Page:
Nouri al-Maliki

UPDATE: Maliki steps down.

Nouri al-Maliki has in a television address announced his decision to step down as Iraq’s prime minister and endorsed Haider al-Abadi as his successor.

He said his decision was aimed at preserving the country’s “unity”.

“I announce before you today, to ease the movement of the political process and the formation of the new government, the withdrawal of my candidacy in favour of brother Dr Haider al-Abadi,” Maliki said in his Thursday address.

Maliki Refusing To Step Down, Predicts Trouble For Iraq If Forced Out

Iraqi Prime Minister Nouri al-Maliki is not going quietly. Despite the US calling for regime change and Iraqi President Fuad Masum appointing Haidar al-Abadi as the new prime minister, Maliki is refusing to leave power calling President Masum’s move a “coup.”

Maliki has been blamed by the White House for the current deteriorated state of Sunni-Shiite relations in Iraq which have boiled over and led to Sunni tribes supporting the ISIS forces that have taken significant amounts of territory from the government in Baghdad.

Maliki is accused of purging Iraq’s central government and agencies – such as military – of Sunnis to consolidate power among his sect and cronies.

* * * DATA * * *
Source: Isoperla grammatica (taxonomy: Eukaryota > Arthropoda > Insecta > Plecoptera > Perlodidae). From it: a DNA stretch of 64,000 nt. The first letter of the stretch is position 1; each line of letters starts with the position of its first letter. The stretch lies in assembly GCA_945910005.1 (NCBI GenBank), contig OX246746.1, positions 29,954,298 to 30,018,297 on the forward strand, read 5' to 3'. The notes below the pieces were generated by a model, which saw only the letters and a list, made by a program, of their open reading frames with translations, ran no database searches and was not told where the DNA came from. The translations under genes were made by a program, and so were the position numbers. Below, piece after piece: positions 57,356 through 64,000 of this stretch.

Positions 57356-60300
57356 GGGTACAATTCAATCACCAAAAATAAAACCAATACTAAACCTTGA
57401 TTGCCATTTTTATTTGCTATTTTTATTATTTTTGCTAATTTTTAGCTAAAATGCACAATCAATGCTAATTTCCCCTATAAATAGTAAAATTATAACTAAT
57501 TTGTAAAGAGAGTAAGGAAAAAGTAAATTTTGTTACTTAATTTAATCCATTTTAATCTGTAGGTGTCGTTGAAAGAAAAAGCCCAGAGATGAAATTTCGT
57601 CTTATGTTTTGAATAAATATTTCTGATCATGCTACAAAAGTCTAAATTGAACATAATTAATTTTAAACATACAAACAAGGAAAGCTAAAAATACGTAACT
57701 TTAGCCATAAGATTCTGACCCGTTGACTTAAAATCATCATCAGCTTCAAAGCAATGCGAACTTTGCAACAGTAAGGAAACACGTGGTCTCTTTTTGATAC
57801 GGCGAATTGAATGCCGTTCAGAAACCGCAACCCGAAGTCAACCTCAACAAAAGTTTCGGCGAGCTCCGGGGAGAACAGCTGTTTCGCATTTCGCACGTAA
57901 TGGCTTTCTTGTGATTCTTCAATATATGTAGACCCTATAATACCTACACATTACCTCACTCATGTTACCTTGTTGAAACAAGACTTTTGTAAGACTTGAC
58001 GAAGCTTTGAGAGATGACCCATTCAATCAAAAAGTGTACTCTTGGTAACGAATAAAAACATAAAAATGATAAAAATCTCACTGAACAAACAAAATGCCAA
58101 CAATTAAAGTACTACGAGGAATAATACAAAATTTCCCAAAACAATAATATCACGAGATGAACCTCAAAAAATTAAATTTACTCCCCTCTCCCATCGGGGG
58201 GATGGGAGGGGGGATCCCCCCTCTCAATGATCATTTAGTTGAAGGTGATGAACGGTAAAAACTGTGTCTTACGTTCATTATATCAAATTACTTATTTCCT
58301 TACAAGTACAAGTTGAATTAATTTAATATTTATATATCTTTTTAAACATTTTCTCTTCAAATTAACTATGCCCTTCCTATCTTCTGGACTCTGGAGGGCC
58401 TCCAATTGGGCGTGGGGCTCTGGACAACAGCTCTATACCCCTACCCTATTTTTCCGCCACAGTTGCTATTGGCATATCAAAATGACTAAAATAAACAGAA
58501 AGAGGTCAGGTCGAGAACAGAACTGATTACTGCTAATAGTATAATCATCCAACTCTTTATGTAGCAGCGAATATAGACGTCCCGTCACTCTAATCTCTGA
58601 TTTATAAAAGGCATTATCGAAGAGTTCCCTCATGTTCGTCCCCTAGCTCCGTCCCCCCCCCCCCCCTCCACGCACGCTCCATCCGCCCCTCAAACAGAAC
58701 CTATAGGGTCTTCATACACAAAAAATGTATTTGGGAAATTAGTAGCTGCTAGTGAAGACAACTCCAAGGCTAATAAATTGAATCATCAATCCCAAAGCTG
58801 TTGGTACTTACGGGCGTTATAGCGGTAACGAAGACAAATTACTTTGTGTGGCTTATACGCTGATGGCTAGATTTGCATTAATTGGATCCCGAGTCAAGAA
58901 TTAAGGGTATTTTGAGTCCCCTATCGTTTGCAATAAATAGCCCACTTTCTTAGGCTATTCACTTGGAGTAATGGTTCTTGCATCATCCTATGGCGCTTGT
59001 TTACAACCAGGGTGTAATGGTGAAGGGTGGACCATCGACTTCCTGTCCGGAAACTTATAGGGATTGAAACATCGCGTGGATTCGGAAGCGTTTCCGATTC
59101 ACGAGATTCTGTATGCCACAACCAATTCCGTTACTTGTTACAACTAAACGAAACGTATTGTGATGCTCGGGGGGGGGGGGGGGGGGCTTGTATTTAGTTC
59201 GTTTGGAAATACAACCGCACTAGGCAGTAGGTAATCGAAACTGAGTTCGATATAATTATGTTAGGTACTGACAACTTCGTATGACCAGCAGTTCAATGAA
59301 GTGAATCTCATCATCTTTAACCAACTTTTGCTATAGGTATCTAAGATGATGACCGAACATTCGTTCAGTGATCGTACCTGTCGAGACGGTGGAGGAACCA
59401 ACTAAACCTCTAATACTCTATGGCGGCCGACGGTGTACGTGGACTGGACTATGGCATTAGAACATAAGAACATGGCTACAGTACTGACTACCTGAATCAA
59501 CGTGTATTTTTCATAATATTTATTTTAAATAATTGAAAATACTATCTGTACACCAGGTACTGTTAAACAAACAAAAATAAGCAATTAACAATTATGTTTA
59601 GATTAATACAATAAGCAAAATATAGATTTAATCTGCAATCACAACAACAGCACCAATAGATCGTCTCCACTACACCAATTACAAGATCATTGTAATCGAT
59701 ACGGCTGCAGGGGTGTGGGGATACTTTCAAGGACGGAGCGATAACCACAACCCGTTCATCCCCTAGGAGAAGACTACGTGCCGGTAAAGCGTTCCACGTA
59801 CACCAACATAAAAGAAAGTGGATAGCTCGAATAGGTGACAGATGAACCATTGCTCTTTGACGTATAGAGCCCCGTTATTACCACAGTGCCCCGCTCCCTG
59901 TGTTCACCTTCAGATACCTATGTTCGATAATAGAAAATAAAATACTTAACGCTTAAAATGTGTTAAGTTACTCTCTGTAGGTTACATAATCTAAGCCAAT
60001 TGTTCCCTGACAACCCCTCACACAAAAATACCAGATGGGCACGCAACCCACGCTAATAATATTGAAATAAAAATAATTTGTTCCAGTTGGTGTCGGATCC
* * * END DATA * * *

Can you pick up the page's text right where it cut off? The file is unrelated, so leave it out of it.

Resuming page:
The current plan, according to Maliki, is to challenge President Masum’s appointment of Abadi in court. Maliki also warned that if he is removed from power the situation in Iraq will, somehow, get even worse.

Maliki, whose bloc won the most votes in April elections, has refused to step down and seeks a third term in office. Al-Abadi was selected by the main Shiite alliance which includes al-Maliki’s bloc, the Islamic Dawa party, which says al-Abadi “only represents himself.”

At a meeting between al-Maliki and senior military commanders broadcast on state television Tuesday, the incumbent premier warned that security forces should not get involved in politics. He also raised the specter of further unrest by saying Sunni militants or Shiite militiamen might don military uniforms and try to take control of the streets and “make things worse.”

If Maliki is ultimately forced out it may further fracture the ruling Shitte coalition, though it remains to be seen how far Mailiki will take his angst at being ousted. Will be help “make things worse” directly or indirectly?

Now that there is about 1,000 US troops on the ground in Iraq and daily airstrikes on ISIS, it will be hard to for the Obama Administration to pull out should the government in Baghdad collapse due to infighting between Maliki and other members of the Shiite political class.

The goal for the US government is still to promote a unity government that will include all groups and make the Sunnis withdraw support from ISIS. But hoping for change by making Maliki the scapegoat for all sectarian conflict and thus removing him to bring about reconciliation is a poor strategy and ensures a longer US military commitment to Iraq with no end in sight.

Photo by US Air Force under public domain.